Show Reference: "Bridging the gap between theories of sensory cue integration and the physiology of multisensory neurons"

Bridging the gap between theories of sensory cue integration and the physiology of multisensory neurons Nature Reviews Neuroscience, Vol. 14, No. 6. (20 June 2013), pp. 429-442, doi:10.1038/nrn3503 by Christopher R. Fetsch, Gregory C. DeAngelis, Dora E. Angelaki
    abstract = {The richness of perceptual experience, as well as its usefulness for guiding behaviour, depends on the synthesis of information across multiple senses. Recent decades have witnessed a surge in our understanding of how the brain combines sensory cues. Much of this research has been guided},
    author = {Fetsch, Christopher R. and DeAngelis, Gregory C. and Angelaki, Dora E.},
    day = {20},
    doi = {10.1038/nrn3503},
    issn = {1471-003X},
    journal = {Nature Reviews Neuroscience},
    keywords = {biology, cue-combination, multisensory-integration},
    month = jun,
    number = {6},
    pages = {429--442},
    posted-at = {2013-06-06 17:23:34},
    priority = {2},
    publisher = {Nature Publishing Group},
    title = {Bridging the gap between theories of sensory cue integration and the physiology of multisensory neurons},
    url = {},
    volume = {14},
    year = {2013}

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Multisensory integration is a way to reduce uncertainty. This is both a normative argument and it states the evolutionary advantage of using multisensory integration.

Fetsch et al. define cue combination as the `combination of multiple sensory cues' arising from the same event or object.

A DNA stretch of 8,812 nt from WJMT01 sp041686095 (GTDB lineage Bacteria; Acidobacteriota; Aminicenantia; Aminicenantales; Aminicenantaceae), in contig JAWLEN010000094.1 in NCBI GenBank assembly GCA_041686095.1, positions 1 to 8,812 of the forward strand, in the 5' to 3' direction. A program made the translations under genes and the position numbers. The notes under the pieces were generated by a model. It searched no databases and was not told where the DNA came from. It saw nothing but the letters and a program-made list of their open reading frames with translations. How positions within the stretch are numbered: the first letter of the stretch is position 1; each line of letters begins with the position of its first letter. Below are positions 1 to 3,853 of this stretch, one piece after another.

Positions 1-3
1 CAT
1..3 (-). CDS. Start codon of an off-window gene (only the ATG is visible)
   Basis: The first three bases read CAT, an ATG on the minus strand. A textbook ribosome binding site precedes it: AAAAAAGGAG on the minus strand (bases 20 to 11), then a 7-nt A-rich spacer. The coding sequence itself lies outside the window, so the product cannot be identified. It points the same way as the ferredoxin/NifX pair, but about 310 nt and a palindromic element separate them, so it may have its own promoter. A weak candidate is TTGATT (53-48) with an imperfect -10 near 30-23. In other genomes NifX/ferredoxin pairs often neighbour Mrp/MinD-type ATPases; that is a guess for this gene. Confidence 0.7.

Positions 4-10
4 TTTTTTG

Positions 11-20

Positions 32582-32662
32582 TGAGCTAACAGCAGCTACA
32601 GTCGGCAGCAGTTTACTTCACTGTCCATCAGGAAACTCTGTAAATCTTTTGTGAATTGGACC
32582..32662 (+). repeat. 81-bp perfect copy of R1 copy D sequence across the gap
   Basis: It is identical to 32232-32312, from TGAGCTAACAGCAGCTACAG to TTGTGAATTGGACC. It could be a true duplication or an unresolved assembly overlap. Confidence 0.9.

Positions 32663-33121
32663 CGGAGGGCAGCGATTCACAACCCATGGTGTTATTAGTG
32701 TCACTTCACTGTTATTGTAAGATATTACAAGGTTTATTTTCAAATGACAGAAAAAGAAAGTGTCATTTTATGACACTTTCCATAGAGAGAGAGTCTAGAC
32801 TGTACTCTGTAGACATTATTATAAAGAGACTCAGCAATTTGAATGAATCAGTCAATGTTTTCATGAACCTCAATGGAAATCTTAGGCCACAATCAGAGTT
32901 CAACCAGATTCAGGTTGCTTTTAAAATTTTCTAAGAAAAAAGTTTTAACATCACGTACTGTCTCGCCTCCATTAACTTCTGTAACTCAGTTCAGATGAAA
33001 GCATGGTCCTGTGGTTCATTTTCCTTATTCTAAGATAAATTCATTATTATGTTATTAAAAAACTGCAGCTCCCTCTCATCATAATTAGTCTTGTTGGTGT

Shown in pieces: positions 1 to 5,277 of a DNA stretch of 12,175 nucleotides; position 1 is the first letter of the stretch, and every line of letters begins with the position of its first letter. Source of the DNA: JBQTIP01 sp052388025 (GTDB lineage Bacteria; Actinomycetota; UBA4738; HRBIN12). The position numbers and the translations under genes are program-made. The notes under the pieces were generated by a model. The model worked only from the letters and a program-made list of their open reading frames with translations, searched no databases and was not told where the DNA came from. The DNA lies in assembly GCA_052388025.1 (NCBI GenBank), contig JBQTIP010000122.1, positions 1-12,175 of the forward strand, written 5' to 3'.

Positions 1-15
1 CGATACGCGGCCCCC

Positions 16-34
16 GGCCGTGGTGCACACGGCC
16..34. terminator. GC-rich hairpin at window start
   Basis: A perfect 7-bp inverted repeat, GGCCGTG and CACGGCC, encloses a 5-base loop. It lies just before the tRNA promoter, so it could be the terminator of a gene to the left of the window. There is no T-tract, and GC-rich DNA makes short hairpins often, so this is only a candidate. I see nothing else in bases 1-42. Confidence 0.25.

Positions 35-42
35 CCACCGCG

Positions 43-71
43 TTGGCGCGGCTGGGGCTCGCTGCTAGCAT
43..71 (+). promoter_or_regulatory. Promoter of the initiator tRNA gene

Ideal observer models of some task are mathematical models describing how an observer might achieve optimal results in that task under the given restrictions, most importantly under the given uncertainty.

Ideal observer models of cue integration were introduced in vision research but are now used in other uni-sensory tasks (auditory, somatosensory, proprioceptive and vestibular).

When the error distribution in multiple estimates of a world property on the basis of multiple cues is independent between cues, and Gaussian, then the ideal observer model is a simple weighting strategy.

MLE has been a successful model in many, but not all cue integration tasks studied.

One model which might go beyond MLE in modeling cue combination is `causal inference'.

There are two strands in multi-sensory research: mathematical modeling and modeling of neurophysiology.

According to Ma et al,'s work, computations in neurons doing multi-sensory integration should be additive or sub-additive. This is at odds with observed neurophysiology.

Stanford et al. studied single-neuron responses to cross-modal stimuli in their receptive fields. In contrast to previous studies, they systematically tried out different combinations of levels of intensity levels in different modalities.

Fetsch et al. explain the discrepancy between observed neurophysiology—superadditivity—and the normative solution to single-neuron cue integration proposed by Ma et al. using divisive normalization:

They propose that the network activity is normalized in order to keep neurons' activities within their dynamic range. This would lead to the apparent reliability-dependent weighting of responses found by Morgan et al. and superadditivity as described by Stanford et al.

Fetsch et al. acknowledge the similarity of their model with that of Ohshiro et al.

Fetsch et al. provide some sort of normative motivation to the model due to Ohshiro et al.